November 2017 Early Nights K-pop Playlist

Now that we’ve all turned back our clocks an hour, we need some dusky K-pop to keep us company when the evening creeps up on us in the middle of the afternoon. Here are a few of the K-pop songs that make me want to take a walk after dark to crunch the dead leaves under my boots.

  1. BTOB, Pray (I’ll Be Your Man): First, let’s get the most autumn-nights K-pop song in history out of the way. “Pray (I’ll Be Your Man),” composed by lead vocalist Hyunsik as is much of BTOB’s recent work, mixes elements of trap and rock ballad to generate a wildly emotional ride through a landscape of dynamic ups and downs. With explosive vocal and rap moments throughout, “Pray” is a perfectly crafted dramatic production whose longevity most K-pop could only dream of. Don’t miss the music video, which has a great twist at the end.

2. O!Gon, I Like You the Most In This World (feat. J.Mee of the Lush): To be honest, I don’t think that this song qualifies as K-pop, but regardless it’s one of the best things that happened to the Korean music industry this year (in fact, it’s shaping up to place pretty high on my Top 17 of 2017 list at the end of the year). Few mid-tempo songs hit home as hard as this one—you usually expect to get attached to the emotional ballads or the exciting dance songs, but “I Like You the Most” has an irresistible softness, driven by the breezy (and masterful) composition as well as the gentle vocals, which demands to be replayed over and over.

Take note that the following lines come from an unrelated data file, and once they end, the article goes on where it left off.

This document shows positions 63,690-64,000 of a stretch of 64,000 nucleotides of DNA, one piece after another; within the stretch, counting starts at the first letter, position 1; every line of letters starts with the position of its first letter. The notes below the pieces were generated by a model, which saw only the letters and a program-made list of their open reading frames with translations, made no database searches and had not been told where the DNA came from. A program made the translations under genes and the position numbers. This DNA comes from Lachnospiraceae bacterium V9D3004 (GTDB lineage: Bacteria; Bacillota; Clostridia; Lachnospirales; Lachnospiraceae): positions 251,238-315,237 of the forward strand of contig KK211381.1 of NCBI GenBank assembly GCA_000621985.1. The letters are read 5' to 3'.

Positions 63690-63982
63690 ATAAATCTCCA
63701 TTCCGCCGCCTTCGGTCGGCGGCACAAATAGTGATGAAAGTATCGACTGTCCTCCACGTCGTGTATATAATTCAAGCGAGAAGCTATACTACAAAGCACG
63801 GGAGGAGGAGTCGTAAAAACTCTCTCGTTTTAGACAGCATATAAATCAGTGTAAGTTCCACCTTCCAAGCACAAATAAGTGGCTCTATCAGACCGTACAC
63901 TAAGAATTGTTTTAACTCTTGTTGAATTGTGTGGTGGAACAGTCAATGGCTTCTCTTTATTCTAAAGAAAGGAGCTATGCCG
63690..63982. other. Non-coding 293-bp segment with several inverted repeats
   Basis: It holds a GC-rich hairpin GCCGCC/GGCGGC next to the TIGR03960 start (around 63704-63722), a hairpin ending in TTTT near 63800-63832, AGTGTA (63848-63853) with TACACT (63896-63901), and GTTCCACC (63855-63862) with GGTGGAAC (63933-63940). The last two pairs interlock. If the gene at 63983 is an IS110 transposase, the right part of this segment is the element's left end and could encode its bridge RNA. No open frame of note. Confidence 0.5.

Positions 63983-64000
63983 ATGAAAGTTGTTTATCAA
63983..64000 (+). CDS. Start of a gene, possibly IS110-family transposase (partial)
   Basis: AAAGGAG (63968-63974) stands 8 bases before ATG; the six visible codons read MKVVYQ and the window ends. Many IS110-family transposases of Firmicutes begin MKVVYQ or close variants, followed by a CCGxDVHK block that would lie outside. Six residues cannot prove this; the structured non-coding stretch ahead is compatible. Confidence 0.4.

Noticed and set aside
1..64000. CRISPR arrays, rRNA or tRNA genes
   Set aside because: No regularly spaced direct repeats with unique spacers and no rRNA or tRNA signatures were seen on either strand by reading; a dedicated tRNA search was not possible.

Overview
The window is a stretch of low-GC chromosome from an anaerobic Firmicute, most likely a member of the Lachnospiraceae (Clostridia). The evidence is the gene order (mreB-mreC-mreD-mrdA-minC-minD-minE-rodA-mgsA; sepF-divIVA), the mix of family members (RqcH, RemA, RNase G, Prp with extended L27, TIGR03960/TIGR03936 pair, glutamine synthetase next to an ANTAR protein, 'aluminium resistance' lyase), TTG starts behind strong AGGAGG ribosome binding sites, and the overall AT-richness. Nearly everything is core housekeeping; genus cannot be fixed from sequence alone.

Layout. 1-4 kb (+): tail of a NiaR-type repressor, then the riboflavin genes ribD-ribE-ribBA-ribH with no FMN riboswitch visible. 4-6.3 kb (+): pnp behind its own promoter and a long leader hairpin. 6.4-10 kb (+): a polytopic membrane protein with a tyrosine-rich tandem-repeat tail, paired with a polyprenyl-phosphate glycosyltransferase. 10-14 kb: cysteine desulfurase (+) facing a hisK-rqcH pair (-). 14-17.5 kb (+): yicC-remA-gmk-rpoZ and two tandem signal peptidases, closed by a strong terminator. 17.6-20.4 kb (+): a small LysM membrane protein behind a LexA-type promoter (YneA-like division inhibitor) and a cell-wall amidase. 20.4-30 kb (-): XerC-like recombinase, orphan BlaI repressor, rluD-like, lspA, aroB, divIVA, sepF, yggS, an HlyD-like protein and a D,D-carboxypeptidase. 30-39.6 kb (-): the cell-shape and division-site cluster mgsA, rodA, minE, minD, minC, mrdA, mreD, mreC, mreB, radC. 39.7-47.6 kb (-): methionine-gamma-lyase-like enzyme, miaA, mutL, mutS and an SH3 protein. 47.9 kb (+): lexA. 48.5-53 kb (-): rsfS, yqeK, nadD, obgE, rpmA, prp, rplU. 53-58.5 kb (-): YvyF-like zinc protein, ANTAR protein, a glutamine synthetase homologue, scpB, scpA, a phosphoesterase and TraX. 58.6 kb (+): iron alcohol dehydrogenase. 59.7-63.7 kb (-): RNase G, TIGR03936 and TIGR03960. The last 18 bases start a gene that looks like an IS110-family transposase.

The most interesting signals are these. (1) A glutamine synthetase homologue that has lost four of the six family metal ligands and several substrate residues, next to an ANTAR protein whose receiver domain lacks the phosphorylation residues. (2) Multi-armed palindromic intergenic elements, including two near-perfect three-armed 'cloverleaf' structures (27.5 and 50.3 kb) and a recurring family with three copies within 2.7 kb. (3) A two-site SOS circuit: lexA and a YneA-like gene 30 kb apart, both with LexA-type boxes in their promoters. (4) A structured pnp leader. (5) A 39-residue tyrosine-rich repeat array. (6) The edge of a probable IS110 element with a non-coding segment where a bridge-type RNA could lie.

3. Suran, Yeah Ah (feat. Yankie): Ah, Suran, my underrated queen. It’s gratifying to see her friendship with BTS’s Suga garnering her some attention, because the woman is truly brilliant. “Yeah Ah” pairs a strikingly dark, spare piano instrumental with Suran’s high-toned vocals, and it’s honestly a little eerie. At the same time, Suran’s unapologetically intense delivery has a heady effect, the kind that makes you want to go on a run to the top of the nearest mountain so you can look out from the top and pretend you’re the king of the world.

4. f(x), Rude Love: “Rude Love” is one of f(x)’s most underrated B-sides. It’s impossible not to jam out to this insistent beat or hum along to the vocal melody. Still, my favorite thing about “Rude Love” is its slick production—typically of SM, it’s perfectly balanced and glossy as hell. I still have my fingers crossed that we’ll hear something like “Rude Love” on f(x)’s next album, but unfortunately it’s also typical of SM to treat their artists like garbage, so who knows when the girls will get a comeback.

5. SEVENTEEN, Rock: Easily my favorite song from SEVENTEEN’s early days, “Rock” is a pure pop delight. The track mixes short rap sections with fragments of playful melody, especially in the verses, to an effect that feels like cool wind and warm sun passing over your face at the same time. The persistent bass and SEVENTEEN’s characteristically spirited performance give the track attitude that never gets old.

6. IU, Flower: This song has a dark magic to it. Led by a shower of guitar notes and fairytale violins, the instrumental governs the start of the song but eventually gives way to the power of IU’s vocals. Compositionally outstanding (naturally—it’s IU), “Flower” has a mysterious atmosphere of a kind you see very rarely in K-pop.

7. SHINee, Don’t Stop: Bearing the unique brand that is SHINee R&B, “Don’t Stop” features a lush chorus of watery harmonies and a sensual rhythm that gets under your skin. Its monochrome palette is oddly satisfying, avoiding really meaty chords and confining its melody to an airy, translucent space whose only goal is to set a mood. And set a mood it does—driven, of course, by SHINee’s legendary honey vocals.